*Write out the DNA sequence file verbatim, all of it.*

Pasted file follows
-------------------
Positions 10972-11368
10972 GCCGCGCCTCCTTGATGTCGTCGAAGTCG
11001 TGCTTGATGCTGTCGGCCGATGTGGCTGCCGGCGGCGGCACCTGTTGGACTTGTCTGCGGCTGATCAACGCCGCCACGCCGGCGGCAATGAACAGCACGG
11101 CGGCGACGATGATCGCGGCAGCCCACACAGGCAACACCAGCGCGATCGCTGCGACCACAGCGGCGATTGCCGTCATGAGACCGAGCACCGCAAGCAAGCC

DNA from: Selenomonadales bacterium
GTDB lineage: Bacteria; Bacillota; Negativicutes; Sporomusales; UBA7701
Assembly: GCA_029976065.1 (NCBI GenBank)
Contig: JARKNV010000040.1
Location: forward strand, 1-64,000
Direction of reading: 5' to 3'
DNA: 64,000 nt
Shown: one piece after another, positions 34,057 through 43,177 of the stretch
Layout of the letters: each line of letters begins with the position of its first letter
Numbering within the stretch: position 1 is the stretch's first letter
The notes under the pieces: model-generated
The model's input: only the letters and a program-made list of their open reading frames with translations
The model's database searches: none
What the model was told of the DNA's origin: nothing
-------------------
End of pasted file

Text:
Positions 10972-11368
10972 GCCGCGCCTCCTTGATGTCGTCGAAGTCG
11001 TGCTTGATGCTGTCGGCCGATGTGGCTGCCGGCGGCGGCACCTGTTGGACTTGTCTGCGGCTGATCAACGCCGCCACGCCGGCGGCAATGAACAGCACGG
11101 CGGCGACGATGATCGCGGCAGCCCACACAGGCAACACCAGCGCGATCGCTGCGACCACAGCGGCGATTGCCGTCATGAGACCGAGCACCGCAAGCAAGCC

DNA from: Selenomonadales bacterium
GTDB lineage: Bacteria; Bacillota; Negativicutes; Sporomusales; UBA7701
Assembly: GCA_029976065.1 (NCBI GenBank)
Contig: JARKNV010000040.1
Location: forward strand, 1-64,000
Direction of reading: 5' to 3'
DNA: 64,000 nt
Shown: one piece after another, positions 34,057 through 43,177 of the stretch
Layout of the letters: each line of letters begins with the position of its first letter
Numbering within the stretch: position 1 is the stretch's first letter
The notes under the pieces: model-generated
The model's input: only the letters and a program-made list of their open reading frames with translations
The model's database searches: none
What the model was told of the DNA's origin: nothing